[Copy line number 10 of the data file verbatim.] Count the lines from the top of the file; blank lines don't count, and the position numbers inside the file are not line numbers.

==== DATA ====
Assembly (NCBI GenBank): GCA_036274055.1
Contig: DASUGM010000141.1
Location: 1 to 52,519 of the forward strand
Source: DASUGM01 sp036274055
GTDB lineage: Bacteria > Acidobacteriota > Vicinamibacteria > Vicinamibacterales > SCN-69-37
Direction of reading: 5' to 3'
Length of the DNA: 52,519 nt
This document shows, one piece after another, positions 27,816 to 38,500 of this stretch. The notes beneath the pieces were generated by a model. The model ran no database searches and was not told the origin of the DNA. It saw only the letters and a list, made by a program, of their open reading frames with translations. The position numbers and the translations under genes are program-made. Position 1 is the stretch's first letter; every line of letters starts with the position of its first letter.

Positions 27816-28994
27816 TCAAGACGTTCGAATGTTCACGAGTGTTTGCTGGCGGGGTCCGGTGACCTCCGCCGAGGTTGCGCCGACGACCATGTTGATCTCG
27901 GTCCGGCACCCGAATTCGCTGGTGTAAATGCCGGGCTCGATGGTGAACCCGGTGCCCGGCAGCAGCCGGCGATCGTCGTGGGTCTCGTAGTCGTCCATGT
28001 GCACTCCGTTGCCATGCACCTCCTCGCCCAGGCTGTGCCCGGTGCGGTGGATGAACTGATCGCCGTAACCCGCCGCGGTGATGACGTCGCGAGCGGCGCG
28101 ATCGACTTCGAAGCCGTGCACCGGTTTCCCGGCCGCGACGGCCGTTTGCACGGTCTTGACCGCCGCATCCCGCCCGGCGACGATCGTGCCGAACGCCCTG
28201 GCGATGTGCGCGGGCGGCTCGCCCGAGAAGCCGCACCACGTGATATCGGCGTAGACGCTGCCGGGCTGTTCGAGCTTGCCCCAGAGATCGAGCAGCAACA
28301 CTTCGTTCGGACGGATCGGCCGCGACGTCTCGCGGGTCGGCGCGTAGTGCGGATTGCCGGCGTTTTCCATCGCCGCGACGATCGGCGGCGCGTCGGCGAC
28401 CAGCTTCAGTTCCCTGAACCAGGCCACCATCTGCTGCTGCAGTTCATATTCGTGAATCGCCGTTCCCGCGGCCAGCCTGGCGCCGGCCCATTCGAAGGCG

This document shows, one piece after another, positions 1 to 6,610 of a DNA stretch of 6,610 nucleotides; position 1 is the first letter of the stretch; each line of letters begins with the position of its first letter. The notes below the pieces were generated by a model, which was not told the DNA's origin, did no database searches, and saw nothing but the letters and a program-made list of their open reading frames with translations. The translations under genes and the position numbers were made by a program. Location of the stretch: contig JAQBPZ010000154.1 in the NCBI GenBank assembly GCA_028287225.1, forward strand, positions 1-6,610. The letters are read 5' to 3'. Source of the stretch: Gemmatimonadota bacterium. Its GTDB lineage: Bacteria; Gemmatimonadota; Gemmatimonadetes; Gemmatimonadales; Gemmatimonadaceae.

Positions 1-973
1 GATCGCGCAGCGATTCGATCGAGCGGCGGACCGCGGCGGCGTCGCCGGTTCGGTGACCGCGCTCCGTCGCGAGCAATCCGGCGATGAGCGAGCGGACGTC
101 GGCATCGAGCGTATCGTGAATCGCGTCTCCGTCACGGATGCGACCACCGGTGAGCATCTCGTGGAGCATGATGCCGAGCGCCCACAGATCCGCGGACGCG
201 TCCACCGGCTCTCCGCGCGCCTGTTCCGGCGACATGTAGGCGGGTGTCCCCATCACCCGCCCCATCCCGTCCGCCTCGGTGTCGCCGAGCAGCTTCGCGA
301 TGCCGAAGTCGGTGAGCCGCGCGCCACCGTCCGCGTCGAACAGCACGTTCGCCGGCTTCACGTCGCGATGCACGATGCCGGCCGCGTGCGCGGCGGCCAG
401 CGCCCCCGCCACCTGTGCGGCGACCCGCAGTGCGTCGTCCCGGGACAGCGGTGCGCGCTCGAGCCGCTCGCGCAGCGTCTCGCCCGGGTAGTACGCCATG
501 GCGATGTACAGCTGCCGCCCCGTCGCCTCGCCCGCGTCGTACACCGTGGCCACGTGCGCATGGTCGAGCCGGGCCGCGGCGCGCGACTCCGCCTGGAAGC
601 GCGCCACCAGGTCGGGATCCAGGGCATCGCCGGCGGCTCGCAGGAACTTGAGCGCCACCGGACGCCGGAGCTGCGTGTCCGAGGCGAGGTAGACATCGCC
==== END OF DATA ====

27816 TCAAGACGTTCGAATGTTCACGAGTGTTTGCTGGCGGGGTCCGGTGACCTCCGCCGAGGTTGCGCCGACGACCATGTTGATCTCG